Everybody was so superlatively complimentary and so sweet and so considerate. And I had the feeling that [the film] was so much a group effort, she says. And they made me so beautiful.
Levinson and her husband of 62 years, Alvin Levinson, 89, have a son and daughter in their 50s and two grandchildren. They live in an art-filled home near the University of Toledo. She s an energetic member of the North Coast Theatre troupe, which performs experimental plays in the South Wing of the Oliver House.
She coordinates the Young Playgoer s touring program at the Toledo Repertoire Theatre. She runs the annual Shakespeare contest for the Toledo Branch of the English Speaking Union. She tutors English as a second language, and cooks, bakes, and runs the household.
She was the fourth of five daughters born in Beaver Falls, Pa., 31 miles northwest of Pittsburgh, to a produce wholesaler and the greatest mother in the world. She was a fantastic baker and cook. She made all our clothes and clothes for our dolls.
Levinson s first performances were singing Cielito Lindo in second grade, performing in a children s Shakespeare theater at 12, and being in high school plays, but never as the ingenue. I was short and fat. I remember playing a maid called Louise. I remember a stage direction that said Louise lumbers out, she laughs.
The salutatorian of her high school class, she earned a chemistry degree at the University of Chicago ( because my sister did ) and days later, married Al; a friend of her older sister, he was earning a master s in social work degree in Chicago after World War II.
His jobs took them to Indianapolis, Cleveland, Gary, Ind., and in 1969, to Toledo. They raised a family, she worked various jobs including at a nursery school and for 13 years, at the Sight Center of Northwest Ohio.
The stage is her creative outlet.
Theater s her whole life, says Gloria Moulopoulos, artistic director of the Toledo Repertoire Theatre. She has worked on costumes, sets, in the box office, and as an usher. She a consummate actor/actress. She s always honest in her portrayal and is always right on target.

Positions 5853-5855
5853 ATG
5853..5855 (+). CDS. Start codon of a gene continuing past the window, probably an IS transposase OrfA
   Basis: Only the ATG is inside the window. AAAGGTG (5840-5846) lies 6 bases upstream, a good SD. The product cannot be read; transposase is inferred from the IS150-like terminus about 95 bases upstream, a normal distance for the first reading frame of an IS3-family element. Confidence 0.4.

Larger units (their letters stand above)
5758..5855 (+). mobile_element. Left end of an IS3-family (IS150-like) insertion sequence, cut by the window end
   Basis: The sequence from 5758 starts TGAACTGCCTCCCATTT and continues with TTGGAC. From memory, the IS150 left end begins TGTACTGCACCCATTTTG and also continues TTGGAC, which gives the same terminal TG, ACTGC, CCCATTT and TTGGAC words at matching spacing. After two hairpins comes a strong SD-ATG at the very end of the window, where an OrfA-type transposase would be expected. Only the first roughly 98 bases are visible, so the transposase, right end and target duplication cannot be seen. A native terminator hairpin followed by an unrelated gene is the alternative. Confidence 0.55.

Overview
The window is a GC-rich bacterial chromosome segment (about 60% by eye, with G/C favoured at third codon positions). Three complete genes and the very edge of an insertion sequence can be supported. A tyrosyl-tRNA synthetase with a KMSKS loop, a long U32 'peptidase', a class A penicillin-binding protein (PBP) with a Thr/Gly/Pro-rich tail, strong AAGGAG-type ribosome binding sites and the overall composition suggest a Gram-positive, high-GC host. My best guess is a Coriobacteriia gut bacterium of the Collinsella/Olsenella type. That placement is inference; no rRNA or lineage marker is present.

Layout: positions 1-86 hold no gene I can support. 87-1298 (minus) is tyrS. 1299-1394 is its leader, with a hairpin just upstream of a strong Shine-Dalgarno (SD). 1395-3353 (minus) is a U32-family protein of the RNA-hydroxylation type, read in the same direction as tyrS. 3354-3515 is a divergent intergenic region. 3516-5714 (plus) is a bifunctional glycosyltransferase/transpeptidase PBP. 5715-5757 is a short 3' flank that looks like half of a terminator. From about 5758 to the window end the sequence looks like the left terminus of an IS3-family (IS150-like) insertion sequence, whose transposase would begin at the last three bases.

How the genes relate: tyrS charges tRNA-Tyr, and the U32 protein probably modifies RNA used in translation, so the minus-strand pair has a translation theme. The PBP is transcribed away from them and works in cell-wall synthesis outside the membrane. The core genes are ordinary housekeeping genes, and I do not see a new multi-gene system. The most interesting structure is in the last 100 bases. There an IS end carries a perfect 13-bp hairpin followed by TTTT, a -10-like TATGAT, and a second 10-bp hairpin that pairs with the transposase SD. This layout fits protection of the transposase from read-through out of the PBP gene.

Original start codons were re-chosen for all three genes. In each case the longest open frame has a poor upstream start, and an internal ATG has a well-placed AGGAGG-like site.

She can be charming and disarming and she can be very demanding. She doesn t mince words. She s very, very bright. She calls them as she sees them. Sometimes it can be a little stunning.
As an actor, Levinson works from her gut. I don t research a role. I look at a script and everything I do is intuitive.
I can lose myself and become somebody else. Performing is nice but the real joy in theater is growing and becoming aware of the character you re portraying. When you really nail something, it s the greatest high in the world, she says. Now I ve not tried all those other highs.
In 2004, when the Detroit Institute of Arts borrowed the 1871 painting famously nicknamed Whistler s Mother to anchor a show of James McNeill Whistler s art, they hired her to portray Anna Whistler in a funny commercial. And, they arranged for Levinson, clad in white bonnet and black dress, to throw out the opening pitch at a Detroit Tigers game.
She learns about auditions from her two Detroit-area agents. Any time there s a call for an old lady, they call us; Selma and Shirley and Lorene and Joyce, she says. We call ourselves the usual suspects.
She figures the usual suspects are updating their resumes, too. After all, the Michigan Film Office offers an attractive incentive of tax credits: up to 42 percent of a production company s expenditures.
The Levinsons don t receive the Lifetime channel on their television, so Madge will go to a friend s home Saturday night to watch Prayers.
Her summer of fun had an extra bonus. All told, she earned about $10,000 enough to pay for vinyl siding of their home.
Contact Tahree Lane at: firstname.lastname@example.org or 419-724-6075.